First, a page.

Sunday, February 28, 2010
~so this one here is an old favorite of mine--The Legion made some noise w this single back in like '93...the track featured Dres of Black Sheep, the beat was nice (Mr Lawnge prod??), and BET was showin the video love on RapCity....not sure if they ever dropped a full length or not.....probably.
this is an edit I did real quik in protools---nice extended intro and I cut out the 3rd verse that I never really cared for....
another High Quality WAV file..........
The Legion--Jingle Jangle (avatar edit)
Thursday, February 25, 2010
~so, as some may know, Ive been laboring my way through grad school for the last 4-5 years--its been an interesting ride(and its almost over!!)--Ive learned quite a bit and, despite my borderline-poverty existence, have found my time in grad school to be 'enriching,' as they like to say.....
so, Ive decided to post a copy of my research paper (29 pages) for any that may be interested...its not perfect, as few essays are--however, I feel it reflects my perspective adequately...and if you grew up on hiphop in the late 80s/early 90s, then you should no doubt feel where Im comin from...
heres the intro...
"For many in America, hip hop music evokes images of young, dark-skinned males sporting oversized gold chains, collectively boasting about their fancy sports cars or vast coterie of salacious women. Tune to any urban radio station marketing to the young, hip hop market and surely one will encounter such braggadocio and misogyny. As if the materialism and crude characterization of females were not sufficient, today’s hip hop artists are also perceived as overtly angry and violent, with the music they produce sometimes leading to brawls in the nightclubs in which the music is played or performed. Such occurrences have even led some club owners to cease booking certain hip hop acts altogether, so as not to have to deal with the violent and rowdy crowds that attend these performances.
Certainly one cannot simply argue that the music itself causes violence, for there exists a sizable portion of hip hop artists that view these characterizations of violence, misogyny, and materialism with disdain. Yet, at the same time, there are the gangsta rappers who use characterizations of ghetto stereotypes—such as the pimp, gangster, or hustler—to convey an aspect of social realism that aims to express the reality of ghetto life. Instead of focusing on these stereotypical characterizations, conscious rappers—a term used within hip hop culture to differentiate the ‘gangsta’ rapper from the ‘intelligent’ rapper—attempt to address social issues with aplomb. These conscious rappers deliberately attack social ills, such as poverty, unemployment, inflation, poor housing and substandard educational systems. Rap music is, as Tricia Rose suggests, “a hidden transcript” that uses “cloaked speech and disguised cultural codes to comment on and challenge aspects of current power inequalities."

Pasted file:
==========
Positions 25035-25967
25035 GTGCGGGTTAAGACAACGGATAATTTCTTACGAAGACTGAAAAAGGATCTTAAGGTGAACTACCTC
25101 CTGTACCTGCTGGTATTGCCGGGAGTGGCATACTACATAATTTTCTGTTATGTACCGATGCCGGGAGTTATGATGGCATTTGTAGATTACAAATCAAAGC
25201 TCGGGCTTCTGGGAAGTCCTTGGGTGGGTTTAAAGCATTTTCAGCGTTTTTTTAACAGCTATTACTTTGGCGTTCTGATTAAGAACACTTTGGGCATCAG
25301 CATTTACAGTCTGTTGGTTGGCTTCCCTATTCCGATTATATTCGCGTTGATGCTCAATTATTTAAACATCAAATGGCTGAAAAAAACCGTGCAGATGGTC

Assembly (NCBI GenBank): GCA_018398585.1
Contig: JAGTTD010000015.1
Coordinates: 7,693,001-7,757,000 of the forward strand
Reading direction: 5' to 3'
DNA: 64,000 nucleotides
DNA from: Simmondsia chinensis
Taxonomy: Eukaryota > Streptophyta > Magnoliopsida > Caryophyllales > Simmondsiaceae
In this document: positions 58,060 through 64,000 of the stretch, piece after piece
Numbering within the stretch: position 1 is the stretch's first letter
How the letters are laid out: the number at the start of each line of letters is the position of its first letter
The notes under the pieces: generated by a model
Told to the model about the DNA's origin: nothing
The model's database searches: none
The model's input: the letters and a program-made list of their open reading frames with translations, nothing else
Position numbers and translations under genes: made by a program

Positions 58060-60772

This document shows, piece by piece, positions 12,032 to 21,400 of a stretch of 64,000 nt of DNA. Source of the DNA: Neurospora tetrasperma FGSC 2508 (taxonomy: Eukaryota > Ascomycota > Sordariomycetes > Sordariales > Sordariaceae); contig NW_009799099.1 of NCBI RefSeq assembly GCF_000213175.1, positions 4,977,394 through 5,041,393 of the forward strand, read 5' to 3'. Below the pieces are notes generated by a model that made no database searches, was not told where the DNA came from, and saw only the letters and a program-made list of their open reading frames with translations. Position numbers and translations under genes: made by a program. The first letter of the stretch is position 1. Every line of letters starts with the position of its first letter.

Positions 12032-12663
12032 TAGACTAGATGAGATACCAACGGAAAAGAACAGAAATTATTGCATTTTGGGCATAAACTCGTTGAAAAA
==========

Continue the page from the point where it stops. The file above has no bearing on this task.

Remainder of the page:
When Hiphop Mattered
Tuesday, February 23, 2010
~found some time to rip some vinyl finally--Raphy Leavitt "Amor y Paz" off his "Mi Barrio" LP on Borinquen Records---thought this cut deserved some shine; a couple other cuts worth rippin as well...more vinyl rips comin soon...
(high quality wav file)--also boosted the eq levels in protools to enhance the sound a lil bit ;)
Raphy Leavitt--Amor y Paz
Monday, February 15, 2010
~just read this and cant agree more with this dude...so on point.
via Mad Decent blog
I’m very glad you’ve started this column as I’ve found myself lost in a number
of ways. Fundamentally I feel myself torn between the needs of the
proletariat (aka my friends) and my personal desires to hear deep as fuck
disco/rap/house etc cuts mixed to perfection (which my friends don’t). How
do you resolve this contradiction!?!?!! I cant get new friends nobody likes
me except these so I would prefer a way to manipulate them.
Frustrated in Fort Greene.
Dear Frustrated in FG,